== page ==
Carlton has become a perfect place for visitors to the Willamette Valley to stay and explore the adjacent Oregon wine country. The town retains its old-time charm, with many businesses now housed in historical buildings that have been preserved. Other than McMinnville and Newburg, there really is no other centrally located town with lodging, restaurants and services that appeal to wine enthusiasts visiting the Willamette Valley.

Carlton was always a small farming town with a focus on the dairy and grain industries. Remnants remain such the towering grain silo next to the Scott Paul Tasting Room proclaiming “Where Farm, Industry and Town Unite for Pleasant Living.”

There are multiple wineries and tasting rooms in town including The Tasting Room (EIEIO), Scott Paul Wines, Soléna, Domaine Coteau, Carlo & Julian, Tyrus Evan (Ken Wright’s second label housed in the old restored train depot pictured below), Ken Wright Cellars (not open to public), Rockblock Cellars (not open to public). Laurent Montalieu and wife Danielle of Soléna Cellars are moving out of their space on Pine Street and are building their own tasting room on Main Street (see sign below). The Horse Radish Wine and Cheese Bar is a popular addition to town and features live music.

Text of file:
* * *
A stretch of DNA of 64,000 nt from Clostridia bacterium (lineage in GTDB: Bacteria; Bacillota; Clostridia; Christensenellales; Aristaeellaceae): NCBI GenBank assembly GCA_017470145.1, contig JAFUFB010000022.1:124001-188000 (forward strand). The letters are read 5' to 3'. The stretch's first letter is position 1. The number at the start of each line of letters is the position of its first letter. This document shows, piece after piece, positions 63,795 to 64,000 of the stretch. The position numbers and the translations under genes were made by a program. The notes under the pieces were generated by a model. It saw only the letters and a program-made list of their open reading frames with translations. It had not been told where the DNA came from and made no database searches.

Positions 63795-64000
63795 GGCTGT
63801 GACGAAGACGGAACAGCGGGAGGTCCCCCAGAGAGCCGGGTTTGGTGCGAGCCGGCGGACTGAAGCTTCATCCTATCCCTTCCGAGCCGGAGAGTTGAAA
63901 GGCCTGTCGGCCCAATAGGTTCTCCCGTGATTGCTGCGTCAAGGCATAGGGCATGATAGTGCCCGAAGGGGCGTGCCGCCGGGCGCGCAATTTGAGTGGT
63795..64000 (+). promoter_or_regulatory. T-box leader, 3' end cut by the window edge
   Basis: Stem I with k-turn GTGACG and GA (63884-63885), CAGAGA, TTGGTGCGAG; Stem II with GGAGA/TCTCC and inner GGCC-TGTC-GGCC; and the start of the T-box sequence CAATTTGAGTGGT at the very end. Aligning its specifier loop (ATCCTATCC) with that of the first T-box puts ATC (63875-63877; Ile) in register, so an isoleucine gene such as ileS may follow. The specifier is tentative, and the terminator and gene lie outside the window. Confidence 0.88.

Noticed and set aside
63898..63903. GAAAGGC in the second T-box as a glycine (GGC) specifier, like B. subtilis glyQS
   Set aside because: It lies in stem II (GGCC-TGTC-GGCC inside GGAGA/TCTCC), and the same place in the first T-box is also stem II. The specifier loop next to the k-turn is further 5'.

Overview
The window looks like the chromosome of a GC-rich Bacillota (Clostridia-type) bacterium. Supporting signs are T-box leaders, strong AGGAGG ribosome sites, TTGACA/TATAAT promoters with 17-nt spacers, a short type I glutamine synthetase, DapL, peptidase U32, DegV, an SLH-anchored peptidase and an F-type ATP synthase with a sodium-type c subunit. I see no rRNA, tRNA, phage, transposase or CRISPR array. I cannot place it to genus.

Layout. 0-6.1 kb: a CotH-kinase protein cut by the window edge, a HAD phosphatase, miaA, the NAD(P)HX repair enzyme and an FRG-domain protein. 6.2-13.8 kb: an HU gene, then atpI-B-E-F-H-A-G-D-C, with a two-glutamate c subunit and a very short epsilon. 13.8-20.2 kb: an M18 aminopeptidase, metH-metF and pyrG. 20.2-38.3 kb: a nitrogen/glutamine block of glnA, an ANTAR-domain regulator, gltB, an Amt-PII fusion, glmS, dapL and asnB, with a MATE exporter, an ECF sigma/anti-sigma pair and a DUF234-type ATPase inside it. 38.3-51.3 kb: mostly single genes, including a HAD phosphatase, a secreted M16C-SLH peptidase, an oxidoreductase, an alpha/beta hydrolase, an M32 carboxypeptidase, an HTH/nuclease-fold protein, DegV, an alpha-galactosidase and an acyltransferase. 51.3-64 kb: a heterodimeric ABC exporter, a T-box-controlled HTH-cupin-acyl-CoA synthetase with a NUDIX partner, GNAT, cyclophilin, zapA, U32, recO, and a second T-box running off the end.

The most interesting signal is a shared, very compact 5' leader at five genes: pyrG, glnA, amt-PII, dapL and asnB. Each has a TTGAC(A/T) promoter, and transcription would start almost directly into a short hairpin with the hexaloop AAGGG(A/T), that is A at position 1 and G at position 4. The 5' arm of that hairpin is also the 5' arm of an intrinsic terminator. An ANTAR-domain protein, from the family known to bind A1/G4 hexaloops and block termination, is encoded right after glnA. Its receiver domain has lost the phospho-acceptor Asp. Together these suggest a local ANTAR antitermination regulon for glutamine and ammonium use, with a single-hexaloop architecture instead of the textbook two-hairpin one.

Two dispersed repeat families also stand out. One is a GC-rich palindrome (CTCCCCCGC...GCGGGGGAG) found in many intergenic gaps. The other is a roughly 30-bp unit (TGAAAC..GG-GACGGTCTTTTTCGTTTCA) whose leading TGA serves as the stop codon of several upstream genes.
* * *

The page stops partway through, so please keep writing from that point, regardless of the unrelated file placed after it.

The Cielo Blue Restaurant opened on Main Street in late July, specializing in Italian food and serves breakfast, lunch and dinner. Gilbert Henry and his wife Susan Barksdale opened Cuvée a couple of years ago on Main Street. He was previously the chef at Winterbourne Restaurant in Portland. A native of Alsace, Henry cooks French country cuisine at Cuvée. Susan has had a French antiques store, but it is soon to be converted into a lounge and cocktail bar adjacent to the restaurant. The rumor is that the chef formerly with Roux in Portland is looking at Carlton for a potential restaurant. The Filling Station Deli just added a nice deck seating area with umbrellas and plants. The Main Street Deli is more of a convenience store. There are rumors of a bakery going in behind the Main Street Deli. The old theater space is rented to Utopia Wines and next door is a space that was once a hotel and maybe a bordello - several people have looked at remodeling it into a hotel.

Just outside of downtown Carlton is the Carlton Winemaker’s Studio on Highway 47. It houses 10 or so small producers and a tasting room It is Oregon’s first “green” winery (LEED certified) and first multiwinery facility. The boutique wineries housed here include the owners of Carlton Winemaker’s Studio, Hamacher Wines (Hamacher Family) and Lazy River Vineyard (Lumpkin Family), Andrew Rich Vintner, Boedecker Cellars, Bryce Vineyard, Domaine Meriwether, Domino IV Wines, J Daan Wine Cellars, Resonance Vineyard, Ribbon Ridge Vineyard, and Wahle Vineyards and Cellars. The tasting room is open daily from 11-5. Carlton Winemaker’s Studio sponsors a Wednesday night dinner series held at different vineyards and wineries in the area. A three-course meal is served to small groups at three seatings and attendees can purchase wine to accompany dinner. 503-852-6100.